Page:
Political pundits are predicting that Democrats will gain control of the Illinois Senate after elections this November. This bodes well for the Chicago Teachers Union, which has tested the waters this session in Springfield with several bills.

It was the Republican-majority state Senate that took away CTU’s bargaining rights when it gave Mayor Daley control of the city’s public schools in 1995. But a redistricting map that favors Democrats, who generally support the CTU, is expected to swing control of the Senate to the other side.

This year, CTU found it had enough votes in the Democrat-controlled House to pass its bargaining rights bill. In addition to a bargaining rights bill, the CTU is pushing four other bills downstate:

Increasing contributions to teacher pensions by including income earned in summer school and other optional services.

Eliminating the CPS teacher residency requirements.

Lowering class size in primary grades if funds are available to do so.

Giving teachers an official role in setting their school’s education priorities, and changing the name of the teacher-run Professional Personnel Advisory Committee (PPAC) to the Professional Personnel Leadership Committee (PPLC).

The class size, pension and PPLC bills passed out of the House and are now in the Senate.

The Chicago Board of Education is opposing all but the PPLC bill, which itself is drawing the ire of the Principals and Administrators Association. “It might have a shot in the Senate; it’s not controversial,” says CTU lobbyist Jackie Gallagher says.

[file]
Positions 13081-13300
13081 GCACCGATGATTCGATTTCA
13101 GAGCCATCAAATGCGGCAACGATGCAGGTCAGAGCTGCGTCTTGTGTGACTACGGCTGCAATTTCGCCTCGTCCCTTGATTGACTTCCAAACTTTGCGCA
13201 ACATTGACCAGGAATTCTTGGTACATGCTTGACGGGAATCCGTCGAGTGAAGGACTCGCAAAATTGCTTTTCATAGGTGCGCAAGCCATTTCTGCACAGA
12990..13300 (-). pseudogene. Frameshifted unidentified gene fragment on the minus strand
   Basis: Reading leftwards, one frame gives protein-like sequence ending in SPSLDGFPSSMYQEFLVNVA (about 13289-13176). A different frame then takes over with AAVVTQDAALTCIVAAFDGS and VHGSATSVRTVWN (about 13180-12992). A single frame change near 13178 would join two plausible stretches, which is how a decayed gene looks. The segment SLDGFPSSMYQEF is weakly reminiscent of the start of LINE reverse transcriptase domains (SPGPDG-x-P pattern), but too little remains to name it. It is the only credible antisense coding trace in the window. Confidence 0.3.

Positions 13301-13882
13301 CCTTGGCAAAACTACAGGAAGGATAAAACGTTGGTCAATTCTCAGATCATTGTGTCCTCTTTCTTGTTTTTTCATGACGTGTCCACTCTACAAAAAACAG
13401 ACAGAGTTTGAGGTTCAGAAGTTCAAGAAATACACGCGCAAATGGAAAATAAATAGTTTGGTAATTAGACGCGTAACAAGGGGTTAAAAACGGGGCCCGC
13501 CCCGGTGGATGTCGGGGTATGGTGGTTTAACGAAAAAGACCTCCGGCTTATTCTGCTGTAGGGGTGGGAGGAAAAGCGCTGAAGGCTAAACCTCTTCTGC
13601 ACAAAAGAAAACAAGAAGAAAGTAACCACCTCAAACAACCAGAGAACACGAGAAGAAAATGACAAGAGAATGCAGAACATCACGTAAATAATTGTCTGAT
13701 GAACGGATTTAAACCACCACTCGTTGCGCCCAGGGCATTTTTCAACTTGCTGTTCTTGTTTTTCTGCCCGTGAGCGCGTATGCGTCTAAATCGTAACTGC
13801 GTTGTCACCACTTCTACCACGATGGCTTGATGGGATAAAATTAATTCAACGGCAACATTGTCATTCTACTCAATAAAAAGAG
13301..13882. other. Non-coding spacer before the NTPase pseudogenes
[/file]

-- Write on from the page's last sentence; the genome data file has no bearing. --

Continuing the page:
Lynch reached out to community organizations for input in drafting the PPLC legislation. Designs for Change and PURE (Parents United for Responsible Education), both advocates for local school councils, had concerns that the measure would diminish LSC power. The original language was tweaked to ensure LSCs would have final say over any recommendations from the PPLC.

Bernard Lacour of Designs for Change credits Lynch for being inclusive from the outset. Before Lynch became president, “we didn’t work with [CTU] at all,” he says. “We found them to be pretty much in the pocket of Paul Vallas.”

The residency bill, which would eliminate the CPS requirement that teachers live within city limits, is languishing in the House. “The board is very opposed … which puzzles the hell out of me considering the teacher shortage,” Gallagher says.

CPS officials say the residency requirement may help the district recruit teachers who have a greater stake in the system and are less likely to leave after a few years.

If the residency bill gets stalled, Gallagher says the CTU is considering adding it as an amendment to another bill.

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